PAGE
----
Ink an Intelligent Person Play

Ink an Intelligent Person Play
Jonny Lee Miller Photo by Joan Marcus

James Graham’s Ink takes on the beginning of Rupert Murdoch’s reign, as he and The Sun editor Larry Lamb reshaped British tabloid journalism. This British import brought to us by Manhattan Theatre Club, takes on a political view point of dissecting a British institution, the press.

Bertie Carvel Photo by Joan Marcus

We go back to 1969, when Murdoch (Bertie Carvel) an Australian businessman bought his way into the British newspaper world with his acquisition of failing broadsheet The Sun. We start with that purchase to the newspaper’s first birthday as a radical tabloid, with its editor Larry Lamb (Jonny Lee Miller) setting out to wrestle leadership from the top dog in town The Mirror.

The company of Ink Photo by Marc Brenner

Lamb states the 5 W’s of journalism — who, what, where, when and why — and why the “why” isn’t important. “Once you know ‘why’ something happened,” says Lamb, the story’s over. So The Sun uses sex, gossip, and “free stuff,” to increase sales. The more garish and brash, the better.

INK American Premiere by James Graham Directed by Rupert Goold With Bertie Carvel, Jonny Lee Miller David Wilson Barnes, Bill Buell, Andrew Durand, Eden Marryshow, Colin McPhillamy, Erin Neufer, Kevin Pariseau, Rana Roy, Michael Siberry, Robert Stanton, Tara Summers Ian Bedford, William Connell, Christopher McHale, Jessica Naimy, Daniel Yearwood Photo by Joan Marcus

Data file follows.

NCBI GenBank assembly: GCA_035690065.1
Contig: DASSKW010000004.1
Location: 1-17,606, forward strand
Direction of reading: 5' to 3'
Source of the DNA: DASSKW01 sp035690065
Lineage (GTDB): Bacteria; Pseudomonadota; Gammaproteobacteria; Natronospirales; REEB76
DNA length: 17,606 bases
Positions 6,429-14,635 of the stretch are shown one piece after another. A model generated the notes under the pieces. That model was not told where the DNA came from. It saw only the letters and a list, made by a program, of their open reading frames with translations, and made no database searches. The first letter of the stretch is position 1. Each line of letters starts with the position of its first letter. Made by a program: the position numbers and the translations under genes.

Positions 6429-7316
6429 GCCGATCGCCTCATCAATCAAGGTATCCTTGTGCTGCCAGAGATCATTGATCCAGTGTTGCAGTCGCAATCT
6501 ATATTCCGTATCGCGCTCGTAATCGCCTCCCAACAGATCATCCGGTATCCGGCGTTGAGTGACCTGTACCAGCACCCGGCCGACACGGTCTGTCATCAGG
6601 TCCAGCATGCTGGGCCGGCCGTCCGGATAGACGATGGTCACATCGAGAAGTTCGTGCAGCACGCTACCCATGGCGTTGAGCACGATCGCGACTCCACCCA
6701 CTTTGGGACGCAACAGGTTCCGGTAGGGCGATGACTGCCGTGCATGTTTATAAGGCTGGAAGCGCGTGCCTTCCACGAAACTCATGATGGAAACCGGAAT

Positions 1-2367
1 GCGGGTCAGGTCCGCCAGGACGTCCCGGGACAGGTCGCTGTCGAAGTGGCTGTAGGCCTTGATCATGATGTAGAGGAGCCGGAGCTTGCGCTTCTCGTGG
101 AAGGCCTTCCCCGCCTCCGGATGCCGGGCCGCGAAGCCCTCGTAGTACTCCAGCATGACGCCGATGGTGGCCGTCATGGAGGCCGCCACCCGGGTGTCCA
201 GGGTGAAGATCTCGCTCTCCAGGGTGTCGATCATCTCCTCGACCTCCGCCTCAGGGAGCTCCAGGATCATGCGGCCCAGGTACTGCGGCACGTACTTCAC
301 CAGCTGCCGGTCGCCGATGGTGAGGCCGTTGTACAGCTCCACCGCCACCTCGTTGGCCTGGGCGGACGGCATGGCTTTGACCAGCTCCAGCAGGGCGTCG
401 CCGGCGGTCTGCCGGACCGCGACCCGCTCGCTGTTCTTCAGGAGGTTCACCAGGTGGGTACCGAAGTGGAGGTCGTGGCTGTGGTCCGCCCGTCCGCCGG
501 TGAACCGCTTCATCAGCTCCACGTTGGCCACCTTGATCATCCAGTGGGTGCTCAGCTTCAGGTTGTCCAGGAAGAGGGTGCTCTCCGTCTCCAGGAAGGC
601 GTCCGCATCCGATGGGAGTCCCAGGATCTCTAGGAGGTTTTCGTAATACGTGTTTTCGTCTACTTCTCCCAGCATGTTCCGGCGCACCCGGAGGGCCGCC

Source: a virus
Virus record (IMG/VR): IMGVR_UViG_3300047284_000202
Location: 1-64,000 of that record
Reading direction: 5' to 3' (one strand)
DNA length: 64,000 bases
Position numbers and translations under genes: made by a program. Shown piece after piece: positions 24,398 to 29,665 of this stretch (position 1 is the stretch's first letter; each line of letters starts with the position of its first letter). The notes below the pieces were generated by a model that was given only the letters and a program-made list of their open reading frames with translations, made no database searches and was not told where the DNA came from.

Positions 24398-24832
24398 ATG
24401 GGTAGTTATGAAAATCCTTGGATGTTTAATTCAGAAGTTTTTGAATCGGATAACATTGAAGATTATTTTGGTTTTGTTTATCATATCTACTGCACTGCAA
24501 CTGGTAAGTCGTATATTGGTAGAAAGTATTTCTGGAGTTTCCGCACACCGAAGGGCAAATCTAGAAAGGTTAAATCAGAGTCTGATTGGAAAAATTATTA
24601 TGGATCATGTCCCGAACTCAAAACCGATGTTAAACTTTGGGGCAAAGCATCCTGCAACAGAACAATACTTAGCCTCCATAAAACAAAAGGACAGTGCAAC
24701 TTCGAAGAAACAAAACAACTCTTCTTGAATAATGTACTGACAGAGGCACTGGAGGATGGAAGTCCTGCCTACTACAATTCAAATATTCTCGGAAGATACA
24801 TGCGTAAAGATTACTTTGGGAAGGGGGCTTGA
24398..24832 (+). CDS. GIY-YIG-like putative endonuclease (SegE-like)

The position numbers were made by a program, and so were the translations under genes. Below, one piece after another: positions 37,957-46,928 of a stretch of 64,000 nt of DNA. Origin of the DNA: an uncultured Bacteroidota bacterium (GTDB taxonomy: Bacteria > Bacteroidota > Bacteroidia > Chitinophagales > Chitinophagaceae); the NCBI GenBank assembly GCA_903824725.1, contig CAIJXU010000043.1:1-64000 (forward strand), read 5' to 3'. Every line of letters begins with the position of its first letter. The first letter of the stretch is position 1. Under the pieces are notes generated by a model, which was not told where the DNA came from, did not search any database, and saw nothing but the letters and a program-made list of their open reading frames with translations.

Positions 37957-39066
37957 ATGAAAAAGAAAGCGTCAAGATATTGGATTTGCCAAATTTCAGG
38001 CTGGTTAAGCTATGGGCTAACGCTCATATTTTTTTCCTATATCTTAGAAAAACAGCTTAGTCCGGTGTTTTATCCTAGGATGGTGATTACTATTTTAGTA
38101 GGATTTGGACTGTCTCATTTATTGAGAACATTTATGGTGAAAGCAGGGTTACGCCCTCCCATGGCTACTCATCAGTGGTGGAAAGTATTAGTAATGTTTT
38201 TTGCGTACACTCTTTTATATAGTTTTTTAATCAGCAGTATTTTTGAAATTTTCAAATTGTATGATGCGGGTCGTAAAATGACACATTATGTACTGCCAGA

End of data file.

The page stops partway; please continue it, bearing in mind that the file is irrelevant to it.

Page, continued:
This play is done with slick direction by Rupert Goold, who choreographs with a deft hand. He moves his excellent ensemble in a constant state of motion up, down and around a gravity-defying pyramid of heavy metal desks office desks, file cabinets, swivel chairs and typewriters done with aplomb by Bunny Christie. Neil Austin’s lighting keeps things in a haze of cigarettes that you know are being smoked by the carton. When ever the staff of The Sun hits a goal a song and dance breaks out. It is truly the direction that makes this play.

Jonny Lee Miller, Bertie Carvel

The play starts to die down in the second act if you know the story of how Lamb exploited the kidnapping of a colleague’s wife, to her demise. The best scene however is when Lamb persuades Stephanie Rahnl (Rana Ray), a German model to appear naked in the newspaper. It is subtle, intimate and shows how deals with the devil are made and the consequences.

In the end the Mirror editor Hugh Cudlipp (Michael Siberry) becomes a man no longer in touch with his readership. And Lamb and Murdoch move on from their diabolical pact.

Bertie Carvel nails Murdoch and he is fascinating to watch. Miller, lets us see his demise from respected journalist who’s finiacial status would never let him move beyond his means, to the publisher of a top rated tabloid, to being remembered for putting nude girls on page 3. The rest of the cast is at the top of their game bringing in banner performances.

Gossip sells as does Ink , as it just announced its 3rd extension. Tony nominated for Best Play, Director, Supporting Actor, Set, Lights and Sound Design this is show that’s made its mark.

Ink : Samuel J. Friedman Theatre, 261 West 47th St. extended through July 7th.


Suzanna, co-owns and publishes the newspaper Times Square Chronicles or T2C. At one point a working actress, she has performed in numerous productions in film, TV, cabaret, opera and theatre. She has performed at The New Orleans Jazz festival, The United Nations and Carnegie Hall. She has a screenplay and a TV show in the works, which she developed with her mentor and friend the late Arthur Herzog. She is a proud member of the Drama Desk and the Outer Critics Circle and was a nominator. Email:

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